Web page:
He fought us. No way would he cut his "hockey" hair. He had such "flow."  And flow?  Is cool.

So we decided to use hockey to our advantage.

Enter James Neal, and the style called "the salad."  

Can you believe the difference?  I can see his eyes!  Of course, with "the salad" comes a lot of "dressing," like gel and hair spray.  I'll take it!  Its messy, but short and I can see his whole face!  

Today I begin the next chapter in my breast cancer treatment... radiation to my spine. I will have 10 rounds of radiation to my spine over the next two weeks.  We are NOT stopping chemo, (it was presented as an option to me), but Dr. Panwalkar thought we could safely proceed with tomorrow's dose.)  Although we have no idea how my body will react,  I am stepping forward in faith.  I will have my labs checked today to ensure my counts are good enough and then will go to infusion tomorrow either before or after radiation.  

Friday, March 23, 2012

tiny miracles

”Gratitude for the seemingly insignificant -- a seed --this plants the giant miracle.” – Ann Voskamp

I remember bits of it.  The strong arms that guided me while sedated.  The "comfy" bed they prepared for me on the table.  The mask getting snapped onto my head and my chin hurting for a minute until they readjusted.

I recall that I requested the radiation techs talk to me.  I remember them coming into my line of view often.  But I discovered the way the mask went over my mouth, talking wasn't possible.  I could only utter the mmmhhmmm sound.  I was in zero pain.  I felt nothing.  But in order for the mask to securely fit and hold my head in the proper position, my upper and bottom teeth and my jaw were locked tight against each other and it was sore later that night.

Then one hour later...

I woke up.  And although sedated, I could wobbly-walk with a little help.  I could see.  I could read.  I  could hear and understand.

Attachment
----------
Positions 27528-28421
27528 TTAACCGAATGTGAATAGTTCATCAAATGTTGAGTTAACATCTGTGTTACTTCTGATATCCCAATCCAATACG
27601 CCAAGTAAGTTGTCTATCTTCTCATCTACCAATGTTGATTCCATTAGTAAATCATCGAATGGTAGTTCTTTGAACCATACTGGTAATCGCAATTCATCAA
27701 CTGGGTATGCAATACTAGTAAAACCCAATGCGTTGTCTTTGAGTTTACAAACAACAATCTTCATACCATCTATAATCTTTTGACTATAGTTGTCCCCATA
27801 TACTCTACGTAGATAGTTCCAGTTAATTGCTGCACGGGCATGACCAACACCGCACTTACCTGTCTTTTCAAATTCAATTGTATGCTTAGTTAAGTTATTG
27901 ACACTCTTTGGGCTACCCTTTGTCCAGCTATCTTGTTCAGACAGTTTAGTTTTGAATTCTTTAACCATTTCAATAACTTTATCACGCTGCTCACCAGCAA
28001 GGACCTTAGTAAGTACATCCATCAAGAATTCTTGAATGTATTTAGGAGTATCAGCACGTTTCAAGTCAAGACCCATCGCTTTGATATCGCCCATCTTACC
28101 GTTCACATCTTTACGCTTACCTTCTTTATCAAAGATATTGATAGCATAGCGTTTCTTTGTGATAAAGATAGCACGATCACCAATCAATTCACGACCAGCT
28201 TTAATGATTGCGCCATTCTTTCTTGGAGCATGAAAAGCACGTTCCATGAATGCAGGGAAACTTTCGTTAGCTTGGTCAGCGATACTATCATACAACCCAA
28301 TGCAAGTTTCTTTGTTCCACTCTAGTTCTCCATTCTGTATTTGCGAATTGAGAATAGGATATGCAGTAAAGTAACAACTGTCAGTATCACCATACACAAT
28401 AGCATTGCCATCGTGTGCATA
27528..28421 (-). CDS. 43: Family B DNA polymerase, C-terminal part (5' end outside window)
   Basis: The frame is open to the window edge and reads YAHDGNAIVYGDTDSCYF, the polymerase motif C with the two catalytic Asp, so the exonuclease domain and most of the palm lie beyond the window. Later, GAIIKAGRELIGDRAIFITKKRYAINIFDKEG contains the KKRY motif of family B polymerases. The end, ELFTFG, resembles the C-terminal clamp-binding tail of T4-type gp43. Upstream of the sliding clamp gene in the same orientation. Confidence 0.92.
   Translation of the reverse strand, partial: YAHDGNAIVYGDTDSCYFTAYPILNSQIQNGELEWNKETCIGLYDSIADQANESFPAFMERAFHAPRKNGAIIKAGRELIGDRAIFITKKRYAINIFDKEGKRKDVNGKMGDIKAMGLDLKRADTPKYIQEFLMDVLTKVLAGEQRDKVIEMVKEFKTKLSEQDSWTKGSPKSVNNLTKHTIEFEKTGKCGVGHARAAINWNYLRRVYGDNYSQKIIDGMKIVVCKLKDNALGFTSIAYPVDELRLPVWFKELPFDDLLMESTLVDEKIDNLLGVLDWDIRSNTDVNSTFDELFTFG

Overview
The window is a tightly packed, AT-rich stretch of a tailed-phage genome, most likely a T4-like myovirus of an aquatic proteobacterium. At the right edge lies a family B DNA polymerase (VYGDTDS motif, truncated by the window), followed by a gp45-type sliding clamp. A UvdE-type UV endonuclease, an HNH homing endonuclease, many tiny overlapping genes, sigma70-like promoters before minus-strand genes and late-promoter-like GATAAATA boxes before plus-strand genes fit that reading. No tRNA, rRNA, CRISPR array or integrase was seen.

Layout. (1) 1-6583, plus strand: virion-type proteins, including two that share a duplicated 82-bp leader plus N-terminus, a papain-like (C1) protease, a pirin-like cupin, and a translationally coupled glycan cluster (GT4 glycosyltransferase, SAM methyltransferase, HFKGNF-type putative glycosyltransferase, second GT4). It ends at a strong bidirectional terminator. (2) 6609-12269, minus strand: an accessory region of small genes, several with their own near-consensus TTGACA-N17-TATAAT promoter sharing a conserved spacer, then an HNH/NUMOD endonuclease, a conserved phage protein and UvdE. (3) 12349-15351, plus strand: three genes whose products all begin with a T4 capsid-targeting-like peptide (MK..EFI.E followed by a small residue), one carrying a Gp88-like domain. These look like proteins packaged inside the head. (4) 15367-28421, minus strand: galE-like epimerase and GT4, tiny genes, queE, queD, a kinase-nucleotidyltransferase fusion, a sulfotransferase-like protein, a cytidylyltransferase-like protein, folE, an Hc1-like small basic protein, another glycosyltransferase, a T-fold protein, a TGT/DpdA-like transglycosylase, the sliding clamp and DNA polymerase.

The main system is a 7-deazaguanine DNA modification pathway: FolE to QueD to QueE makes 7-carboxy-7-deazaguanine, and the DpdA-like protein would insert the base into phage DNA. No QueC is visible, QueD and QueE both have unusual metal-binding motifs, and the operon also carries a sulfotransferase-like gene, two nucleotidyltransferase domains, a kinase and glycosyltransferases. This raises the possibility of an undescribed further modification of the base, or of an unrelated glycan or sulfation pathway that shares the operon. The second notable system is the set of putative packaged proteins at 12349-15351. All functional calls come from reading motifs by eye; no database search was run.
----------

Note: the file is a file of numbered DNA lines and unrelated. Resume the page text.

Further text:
I briefly met with Dr. Foster and left shortly after.  No wheelchair- just the steady arm of Superman.

I had CRANIAL STEREOTACTIC RADIOSURGERY and I walked away shortly afterwards like it was nothing.

How preposterous!

How miraculous!

I slept on and off all night, due in part to lots of help...

My inlaws came... and

I need to say a huge, no HUGE thank you to the Gregoire family for inviting my boys over to swim and play hockey- and who fed them- and showed them such a fun time they didn't want to come home!  Thank you Heidi and Jeremy!  I slept so peacefully knowing they were in such good hands!

I awoke Thursday with a headache and some nausea.  I rested.  My friend, Tami, came and cleaned my house.  My phone buzzed all day long with prayers and well wishes and love.  My head felt like it vibrated as much as my phone did.

I was uncomfortable, but it wasn't any different than how I would normally feel two days after chemo.

Then I woke up today.  I can't quite explain it.  I feel different.  Oh I have no idea if the cancer is being blasted into oblivion or not.  But somehow I am different.  I fully feel the energy of all those prayers flowing through and around me, like a hum thrumming its way through me.